Sophia Miraglio find the true meaning behind the national movement.
You've probably seen a lot of videos of your friends doing it, dumping water in the name of ALS and challenging their friends to do the same. However with this band wagon effect people often times go numb to the true meaning of the 'Ice Bucket Challenge' so here it is.
"My muscles are slowly failing and I want to slow that down a bit," said Gregg. "So do I wanna lift boxes or do I wanna pick up my grandson."
Retired Lewiston Fire Captain Doug Gregg was diagnosed with ALS last year.
"I noticed that my right thumb just couldn't bend right and grab things like I should," said Gregg. "We though it was carpal tunnel and it turns out it wasn't, it was ALS."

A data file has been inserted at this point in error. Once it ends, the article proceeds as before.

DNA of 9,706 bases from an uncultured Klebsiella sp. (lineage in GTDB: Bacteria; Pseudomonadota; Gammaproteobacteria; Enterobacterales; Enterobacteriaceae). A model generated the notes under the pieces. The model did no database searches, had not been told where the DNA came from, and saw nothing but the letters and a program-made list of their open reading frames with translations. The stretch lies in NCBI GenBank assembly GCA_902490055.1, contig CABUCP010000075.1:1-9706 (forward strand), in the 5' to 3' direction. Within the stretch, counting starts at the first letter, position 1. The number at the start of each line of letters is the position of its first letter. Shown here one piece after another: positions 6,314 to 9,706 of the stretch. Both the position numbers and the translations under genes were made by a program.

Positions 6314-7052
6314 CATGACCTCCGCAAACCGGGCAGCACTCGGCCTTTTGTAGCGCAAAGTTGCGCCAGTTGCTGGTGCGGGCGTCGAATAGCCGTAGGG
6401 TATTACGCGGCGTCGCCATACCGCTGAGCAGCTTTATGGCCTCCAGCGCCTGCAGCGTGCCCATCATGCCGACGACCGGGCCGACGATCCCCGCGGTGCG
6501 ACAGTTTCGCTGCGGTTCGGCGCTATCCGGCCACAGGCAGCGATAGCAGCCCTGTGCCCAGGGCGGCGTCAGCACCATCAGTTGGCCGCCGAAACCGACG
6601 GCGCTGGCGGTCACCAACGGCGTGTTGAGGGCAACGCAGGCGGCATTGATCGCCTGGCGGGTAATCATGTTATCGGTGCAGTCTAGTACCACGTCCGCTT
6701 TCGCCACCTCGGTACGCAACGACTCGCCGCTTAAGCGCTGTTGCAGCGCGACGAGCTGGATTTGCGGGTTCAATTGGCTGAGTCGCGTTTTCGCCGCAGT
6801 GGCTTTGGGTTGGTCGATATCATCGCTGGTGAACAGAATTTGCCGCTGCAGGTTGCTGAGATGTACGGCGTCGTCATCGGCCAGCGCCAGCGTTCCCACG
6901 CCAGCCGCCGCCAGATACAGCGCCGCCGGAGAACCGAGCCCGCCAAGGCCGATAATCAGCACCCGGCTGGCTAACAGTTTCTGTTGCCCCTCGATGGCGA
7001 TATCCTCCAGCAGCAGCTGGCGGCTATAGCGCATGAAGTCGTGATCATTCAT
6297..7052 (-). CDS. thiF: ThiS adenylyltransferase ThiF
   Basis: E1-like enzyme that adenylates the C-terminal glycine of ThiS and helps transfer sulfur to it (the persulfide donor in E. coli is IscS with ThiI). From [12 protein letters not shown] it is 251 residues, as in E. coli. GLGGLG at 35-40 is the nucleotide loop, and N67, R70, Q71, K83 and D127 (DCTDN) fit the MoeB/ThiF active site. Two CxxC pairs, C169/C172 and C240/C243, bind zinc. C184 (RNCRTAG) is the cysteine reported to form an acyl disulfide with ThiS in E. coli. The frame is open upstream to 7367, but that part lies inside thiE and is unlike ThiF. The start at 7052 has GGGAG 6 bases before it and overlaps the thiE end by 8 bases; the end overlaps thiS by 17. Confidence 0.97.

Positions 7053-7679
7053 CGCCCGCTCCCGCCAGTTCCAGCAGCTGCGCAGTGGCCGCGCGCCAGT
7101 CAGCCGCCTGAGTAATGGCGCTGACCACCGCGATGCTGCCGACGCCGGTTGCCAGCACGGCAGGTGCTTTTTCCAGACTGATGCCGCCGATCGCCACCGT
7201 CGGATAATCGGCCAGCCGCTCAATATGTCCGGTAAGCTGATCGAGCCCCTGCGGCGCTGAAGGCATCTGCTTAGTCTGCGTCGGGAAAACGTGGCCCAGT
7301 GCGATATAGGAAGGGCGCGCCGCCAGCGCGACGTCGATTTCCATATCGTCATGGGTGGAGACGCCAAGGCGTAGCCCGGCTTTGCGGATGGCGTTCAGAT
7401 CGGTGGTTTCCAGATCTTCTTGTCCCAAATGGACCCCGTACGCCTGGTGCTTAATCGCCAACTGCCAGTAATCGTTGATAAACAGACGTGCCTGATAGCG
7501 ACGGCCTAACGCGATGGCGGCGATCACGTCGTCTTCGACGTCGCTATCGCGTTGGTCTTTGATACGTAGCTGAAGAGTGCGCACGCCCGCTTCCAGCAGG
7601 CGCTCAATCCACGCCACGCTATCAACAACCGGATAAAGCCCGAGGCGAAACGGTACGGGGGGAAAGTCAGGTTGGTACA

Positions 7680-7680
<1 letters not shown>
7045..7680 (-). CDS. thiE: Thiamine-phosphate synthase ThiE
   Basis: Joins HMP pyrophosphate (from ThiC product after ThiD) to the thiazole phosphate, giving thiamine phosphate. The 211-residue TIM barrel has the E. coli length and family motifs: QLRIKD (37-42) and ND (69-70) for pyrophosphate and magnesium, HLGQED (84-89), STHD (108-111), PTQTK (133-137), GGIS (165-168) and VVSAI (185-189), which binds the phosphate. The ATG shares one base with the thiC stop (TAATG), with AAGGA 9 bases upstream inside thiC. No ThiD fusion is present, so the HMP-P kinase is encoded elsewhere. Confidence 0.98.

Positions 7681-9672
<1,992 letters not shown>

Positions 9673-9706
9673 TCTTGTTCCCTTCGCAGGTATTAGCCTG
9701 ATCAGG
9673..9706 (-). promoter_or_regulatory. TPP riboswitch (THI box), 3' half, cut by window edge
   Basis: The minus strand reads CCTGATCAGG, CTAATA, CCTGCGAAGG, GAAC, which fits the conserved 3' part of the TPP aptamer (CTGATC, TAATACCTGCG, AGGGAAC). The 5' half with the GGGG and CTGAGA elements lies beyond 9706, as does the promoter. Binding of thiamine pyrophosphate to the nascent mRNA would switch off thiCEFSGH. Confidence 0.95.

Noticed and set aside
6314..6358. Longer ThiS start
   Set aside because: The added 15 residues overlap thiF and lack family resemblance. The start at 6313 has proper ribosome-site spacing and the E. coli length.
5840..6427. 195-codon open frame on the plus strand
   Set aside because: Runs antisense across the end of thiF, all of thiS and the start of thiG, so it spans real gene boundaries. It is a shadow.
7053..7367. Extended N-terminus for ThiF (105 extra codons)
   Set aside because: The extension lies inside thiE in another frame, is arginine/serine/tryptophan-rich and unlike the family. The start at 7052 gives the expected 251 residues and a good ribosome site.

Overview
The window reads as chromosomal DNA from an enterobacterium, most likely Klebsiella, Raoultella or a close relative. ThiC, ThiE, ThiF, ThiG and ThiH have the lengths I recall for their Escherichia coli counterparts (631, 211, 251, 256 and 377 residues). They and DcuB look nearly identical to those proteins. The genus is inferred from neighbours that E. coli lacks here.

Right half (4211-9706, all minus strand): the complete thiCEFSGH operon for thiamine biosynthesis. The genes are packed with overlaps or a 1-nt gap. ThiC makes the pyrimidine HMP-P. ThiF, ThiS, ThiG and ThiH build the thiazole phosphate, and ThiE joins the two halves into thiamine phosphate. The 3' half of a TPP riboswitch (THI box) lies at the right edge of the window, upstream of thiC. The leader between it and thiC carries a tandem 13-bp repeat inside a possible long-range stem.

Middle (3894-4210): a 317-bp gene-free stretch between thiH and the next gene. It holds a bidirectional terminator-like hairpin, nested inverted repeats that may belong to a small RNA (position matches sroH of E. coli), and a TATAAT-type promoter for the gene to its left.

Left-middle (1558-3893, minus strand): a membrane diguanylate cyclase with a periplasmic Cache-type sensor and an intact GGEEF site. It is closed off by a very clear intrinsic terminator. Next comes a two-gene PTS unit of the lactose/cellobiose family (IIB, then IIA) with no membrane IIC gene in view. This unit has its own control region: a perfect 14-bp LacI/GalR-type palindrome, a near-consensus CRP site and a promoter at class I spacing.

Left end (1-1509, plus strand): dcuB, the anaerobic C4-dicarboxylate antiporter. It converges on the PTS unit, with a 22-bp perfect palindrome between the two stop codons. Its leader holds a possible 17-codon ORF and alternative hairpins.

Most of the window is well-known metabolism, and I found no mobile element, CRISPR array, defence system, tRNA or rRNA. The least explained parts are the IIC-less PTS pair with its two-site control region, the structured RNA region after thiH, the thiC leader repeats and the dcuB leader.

Gregg is just one of approximately 30,000 people in the United States suffering from the disease.
"The motor-neurons in the brain are just not talking through the spinal cord to the muscles in the various parts of the body," said Gregg. "And the muscles just don't move they just sit there. And so you just start losing your muscles. From diagnosis to death it's two to five years."
A statistic that his brothers and sisters at the department hope to change.
"We are a brotherhood, we are a family through and through and what better way to bring us all together again," said Lewiston Fire Chief, Travis Myklebust.
And in the end that what it's all about.... A challenge that bridges gaps and joins communities in the fight to find a cure.
"We have raised well over a few hundred dollars and that continuing," said Myklebust. "Hopefully we can find a cure for ALS."
'Very thankful very humbled there's no other way to describe it, I guess," said Gregg.
On any normal year just over two million dollars is given to fund research. The 'Ice Bucket Challenge' alone has raised almost $100-million.